Design and construct a prototype intercooler which will satisfy agreed quality control constraints.
Exploring balance and centres of mass can be great fun. The resulting structures can seem impossible. Here are some images to encourage you to experiment with non-breakable objects of your own.
Build a scaffold out of drinking-straws to support a cup of water
As part of Liverpool08 European Capital of Culture there were a huge number of events and displays. One of the art installations was called "Turning the Place Over". Can you find our how it works?
Interior angles can help us to work out which polygons will tessellate. Can we use similar ideas to predict which polygons combine to create semi-regular solids?
Can Jo make a gym bag for her trainers from the piece of fabric she has?
What shape and size of drinks mat is best for flipping and catching?
What shape would fit your pens and pencils best? How can you make it?
Make some celtic knot patterns using tiling techniques
In this challenge, you will work in a group to investigate circular fences enclosing trees that are planted in square or triangular arrangements.
How can you make an angle of 60 degrees by folding a sheet of paper twice?
Did you know mazes tell stories? Find out more about mazes and make one of your own.
More Logo for beginners. Now learn more about the REPEAT command.
Turn through bigger angles and draw stars with Logo.
Make an equilateral triangle by folding paper and use it to make patterns of your own.
These models have appeared around the Centre for Mathematical Sciences. Perhaps you would like to try to make some similar models of your own.
More Logo for beginners. Learn to calculate exterior angles and draw regular polygons using procedures and variables.
This article for pupils gives an introduction to Celtic knotwork patterns and a feel for how you can draw them.
This article for students gives some instructions about how to make some different braids.
How does the time of dawn and dusk vary? What about the Moon, how does that change from night to night? Is the Sun always the same? Gather data to help you explore these questions.
Using different numbers of sticks, how many different triangles are you able to make? Can you make any rules about the numbers of sticks that make the most triangles?
Make a cube out of straws and have a go at this practical challenge.
Follow the diagrams to make this patchwork piece, based on an octagon in a square.
Learn about Pen Up and Pen Down in Logo
Kaia is sure that her father has worn a particular tie twice a week in at least five of the last ten weeks, but her father disagrees. Who do you think is right?
This practical problem challenges you to make quadrilaterals with a loop of string. You'll need some friends to help!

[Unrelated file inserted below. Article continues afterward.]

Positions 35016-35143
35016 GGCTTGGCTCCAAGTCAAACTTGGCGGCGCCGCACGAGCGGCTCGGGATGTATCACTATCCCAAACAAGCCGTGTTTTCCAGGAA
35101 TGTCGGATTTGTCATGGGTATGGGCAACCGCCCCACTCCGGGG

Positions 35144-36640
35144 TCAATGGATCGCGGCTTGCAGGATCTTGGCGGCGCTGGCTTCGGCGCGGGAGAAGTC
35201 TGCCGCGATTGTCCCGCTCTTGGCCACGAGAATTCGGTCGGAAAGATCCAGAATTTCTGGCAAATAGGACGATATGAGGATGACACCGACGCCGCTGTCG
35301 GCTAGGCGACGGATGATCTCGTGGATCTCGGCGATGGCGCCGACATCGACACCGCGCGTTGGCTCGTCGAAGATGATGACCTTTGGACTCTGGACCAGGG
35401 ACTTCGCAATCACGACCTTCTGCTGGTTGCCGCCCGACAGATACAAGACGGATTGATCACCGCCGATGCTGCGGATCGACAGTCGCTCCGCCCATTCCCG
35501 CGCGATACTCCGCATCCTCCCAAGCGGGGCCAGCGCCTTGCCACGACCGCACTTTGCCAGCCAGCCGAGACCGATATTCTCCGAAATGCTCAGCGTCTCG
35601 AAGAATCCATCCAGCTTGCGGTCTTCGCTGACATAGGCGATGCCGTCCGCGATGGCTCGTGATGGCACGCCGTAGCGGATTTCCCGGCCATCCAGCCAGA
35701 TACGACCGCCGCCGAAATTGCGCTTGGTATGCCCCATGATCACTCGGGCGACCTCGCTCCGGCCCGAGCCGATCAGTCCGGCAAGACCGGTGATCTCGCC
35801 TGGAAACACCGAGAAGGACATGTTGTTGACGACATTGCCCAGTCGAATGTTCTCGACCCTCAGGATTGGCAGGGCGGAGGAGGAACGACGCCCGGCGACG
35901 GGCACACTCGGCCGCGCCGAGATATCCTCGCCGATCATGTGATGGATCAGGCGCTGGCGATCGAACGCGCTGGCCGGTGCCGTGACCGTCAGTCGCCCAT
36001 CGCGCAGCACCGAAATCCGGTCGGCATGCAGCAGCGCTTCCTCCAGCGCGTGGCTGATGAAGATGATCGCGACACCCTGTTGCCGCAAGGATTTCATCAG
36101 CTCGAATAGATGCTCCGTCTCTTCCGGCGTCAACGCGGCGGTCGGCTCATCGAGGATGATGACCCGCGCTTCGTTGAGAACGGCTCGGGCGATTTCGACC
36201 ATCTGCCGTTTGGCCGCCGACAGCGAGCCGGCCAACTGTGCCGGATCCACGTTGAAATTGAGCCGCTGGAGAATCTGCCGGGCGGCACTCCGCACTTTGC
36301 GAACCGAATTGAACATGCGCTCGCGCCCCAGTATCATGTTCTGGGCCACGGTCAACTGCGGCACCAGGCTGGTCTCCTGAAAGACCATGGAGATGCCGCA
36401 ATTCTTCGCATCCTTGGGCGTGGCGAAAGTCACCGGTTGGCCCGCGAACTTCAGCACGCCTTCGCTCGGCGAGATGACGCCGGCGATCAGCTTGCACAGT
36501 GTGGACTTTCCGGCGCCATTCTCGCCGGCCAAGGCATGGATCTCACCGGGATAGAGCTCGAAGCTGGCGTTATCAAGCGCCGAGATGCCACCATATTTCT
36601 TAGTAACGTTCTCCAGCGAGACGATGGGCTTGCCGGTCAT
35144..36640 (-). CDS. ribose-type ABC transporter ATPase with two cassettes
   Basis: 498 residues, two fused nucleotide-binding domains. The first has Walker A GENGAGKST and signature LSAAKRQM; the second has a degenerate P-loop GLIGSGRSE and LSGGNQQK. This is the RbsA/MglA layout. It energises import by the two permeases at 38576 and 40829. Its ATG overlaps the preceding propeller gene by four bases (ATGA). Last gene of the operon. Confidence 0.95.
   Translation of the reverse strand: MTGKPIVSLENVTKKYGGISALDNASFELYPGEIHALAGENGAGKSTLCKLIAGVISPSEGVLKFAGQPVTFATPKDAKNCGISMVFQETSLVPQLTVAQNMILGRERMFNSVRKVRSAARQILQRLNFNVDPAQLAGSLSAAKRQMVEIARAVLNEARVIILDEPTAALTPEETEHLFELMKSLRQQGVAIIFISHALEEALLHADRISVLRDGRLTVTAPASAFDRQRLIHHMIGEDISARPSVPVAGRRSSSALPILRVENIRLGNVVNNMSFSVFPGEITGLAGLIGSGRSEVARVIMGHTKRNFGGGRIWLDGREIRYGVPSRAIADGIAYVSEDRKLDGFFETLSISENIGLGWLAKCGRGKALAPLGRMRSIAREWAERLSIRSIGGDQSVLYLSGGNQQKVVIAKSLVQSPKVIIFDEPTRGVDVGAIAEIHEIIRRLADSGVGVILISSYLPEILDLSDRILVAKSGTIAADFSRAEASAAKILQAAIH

Write a Logo program, putting in variables, and see the effect when you change the variables.
A description of how to make the five Platonic solids out of paper.
Exploring and predicting folding, cutting and punching holes and making spirals.
This part introduces the use of Logo for number work. Learn how to use Logo to generate sequences of numbers.
How can you put five cereal packets together to make different shapes if you must put them face-to-face?
Looking at the picture of this Jomista Mat, can you decribe what you see? Why not try and make one yourself?
What do these two triangles have in common? How are they related?
Learn how to draw circles using Logo. Wait a minute! Are they really circles? If not what are they?
How many differently shaped rectangles can you build using these equilateral and isosceles triangles? Can you make a square?
Learn to write procedures and build them into Logo programs. Learn to use variables.
Can you make the most extraordinary, the most amazing, the most unusual patterns/designs from these triangles which are made in a special way?
Are all the possible combinations of two shapes included in this set of 27 cards? How do you know?
These are pictures of the sea defences at New Brighton. Can you work out what a basic shape might be in both images of the sea wall and work out a way they might fit together?
An activity making various patterns with 2 x 1 rectangular tiles.
Investigate the smallest number of moves it takes to turn these mats upside-down if you can only turn exactly three at a time.
Here's a simple way to make a Tangram without any measuring or ruling lines.
You could use just coloured pencils and paper to create this design, but it will be more eye-catching if you can get hold of hammer, nails and string.
Can you make the birds from the egg tangram?
Ideas for practical ways of representing data such as Venn and Carroll diagrams.
How is it possible to predict the card?
What happens when a procedure calls itself?
Logo helps us to understand gradients of lines and why Muggles Magic is not magic but mathematics. See the problem Muggles magic.
Can you puzzle out what sequences these Logo programs will give? Then write your own Logo programs to generate sequences.
Time for a little mathemagic! Choose any five cards from a pack and show four of them to your partner. How can they work out the fifth?